First Record of a Hooded Merganser Nest in a Red-cockaded Woodpecker Cavity
John J. Kappes, Jr.*
*Norfolk Southern’s Brosnan Forest, Dorchester, SC 29437.
Southeastern Naturalist, Volume 19, Issue 2 (2020): N29–N31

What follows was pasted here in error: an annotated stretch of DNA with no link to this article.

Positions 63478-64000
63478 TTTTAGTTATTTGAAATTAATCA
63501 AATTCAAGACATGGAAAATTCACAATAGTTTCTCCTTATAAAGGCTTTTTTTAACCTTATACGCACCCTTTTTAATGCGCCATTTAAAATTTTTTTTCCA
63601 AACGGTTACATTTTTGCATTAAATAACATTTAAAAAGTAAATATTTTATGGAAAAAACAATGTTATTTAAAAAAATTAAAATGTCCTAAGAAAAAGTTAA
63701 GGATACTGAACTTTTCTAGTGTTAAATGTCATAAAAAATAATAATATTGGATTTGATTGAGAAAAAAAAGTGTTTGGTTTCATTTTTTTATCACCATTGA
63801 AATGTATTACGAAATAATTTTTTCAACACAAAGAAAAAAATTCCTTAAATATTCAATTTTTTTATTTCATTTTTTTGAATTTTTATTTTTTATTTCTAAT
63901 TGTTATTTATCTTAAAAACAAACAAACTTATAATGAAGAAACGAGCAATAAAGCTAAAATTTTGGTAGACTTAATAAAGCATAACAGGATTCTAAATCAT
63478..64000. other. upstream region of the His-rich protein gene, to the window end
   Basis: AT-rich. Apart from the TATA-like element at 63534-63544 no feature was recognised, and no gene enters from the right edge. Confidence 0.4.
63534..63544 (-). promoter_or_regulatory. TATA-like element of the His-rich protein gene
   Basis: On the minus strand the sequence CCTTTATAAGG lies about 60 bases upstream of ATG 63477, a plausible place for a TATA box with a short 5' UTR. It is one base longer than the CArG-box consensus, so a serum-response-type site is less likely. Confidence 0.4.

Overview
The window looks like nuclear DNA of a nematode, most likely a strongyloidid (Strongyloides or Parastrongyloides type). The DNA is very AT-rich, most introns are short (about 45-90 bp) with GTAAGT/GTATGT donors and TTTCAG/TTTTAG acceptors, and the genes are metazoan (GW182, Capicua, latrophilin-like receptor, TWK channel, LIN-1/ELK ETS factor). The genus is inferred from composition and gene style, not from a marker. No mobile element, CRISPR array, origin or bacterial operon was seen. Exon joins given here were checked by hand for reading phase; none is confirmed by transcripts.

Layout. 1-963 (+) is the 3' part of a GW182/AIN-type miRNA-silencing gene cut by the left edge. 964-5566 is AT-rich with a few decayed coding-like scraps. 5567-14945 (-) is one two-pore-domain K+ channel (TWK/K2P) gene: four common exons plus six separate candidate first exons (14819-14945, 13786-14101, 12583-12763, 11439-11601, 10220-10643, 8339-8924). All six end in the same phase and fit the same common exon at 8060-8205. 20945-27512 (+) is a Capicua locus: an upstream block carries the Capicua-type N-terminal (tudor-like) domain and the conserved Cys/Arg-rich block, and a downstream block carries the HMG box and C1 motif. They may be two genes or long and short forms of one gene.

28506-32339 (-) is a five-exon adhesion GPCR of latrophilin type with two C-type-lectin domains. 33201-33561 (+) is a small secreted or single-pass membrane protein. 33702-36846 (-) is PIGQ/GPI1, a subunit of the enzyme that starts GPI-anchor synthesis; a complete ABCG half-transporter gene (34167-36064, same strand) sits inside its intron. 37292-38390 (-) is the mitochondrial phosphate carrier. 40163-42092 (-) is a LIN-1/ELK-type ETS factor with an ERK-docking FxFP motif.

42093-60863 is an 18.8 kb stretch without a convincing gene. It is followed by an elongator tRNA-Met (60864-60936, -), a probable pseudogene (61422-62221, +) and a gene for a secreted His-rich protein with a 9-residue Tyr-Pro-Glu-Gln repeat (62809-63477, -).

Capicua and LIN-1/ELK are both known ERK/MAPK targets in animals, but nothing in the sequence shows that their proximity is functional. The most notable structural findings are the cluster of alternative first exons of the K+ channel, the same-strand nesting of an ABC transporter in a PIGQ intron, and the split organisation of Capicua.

Dryobates borealis (Red-cockaded Woodpecker) is considered a keystone cavity excavator, endemic to the fire-maintained Pinus (pine) forests of the southeastern US. This species excavates its roost and nest cavities in living pines. Larger woodpecker species sometimes enlarge these cavities, rendering the holes unsuitable for the Red-cockaded Woodpecker but suitable for larger cavity-nesting species. Here I report the first record of a Lophodytes cucullatus (Hooded Merganser) nesting in such a cavity at the Brosnan Forest on the Coastal Plain of South Carolina. In previous annual spring censuses, this enlarged Red-cockaded Woodpecker cavity was occupied by Aix sponsa (Wood Duck) (3 censuses), Sciurus niger (Fox Squirrel) (2 censuses), and a Pantherophis alleghaniensis (Eastern Rat Snake) (1 census).
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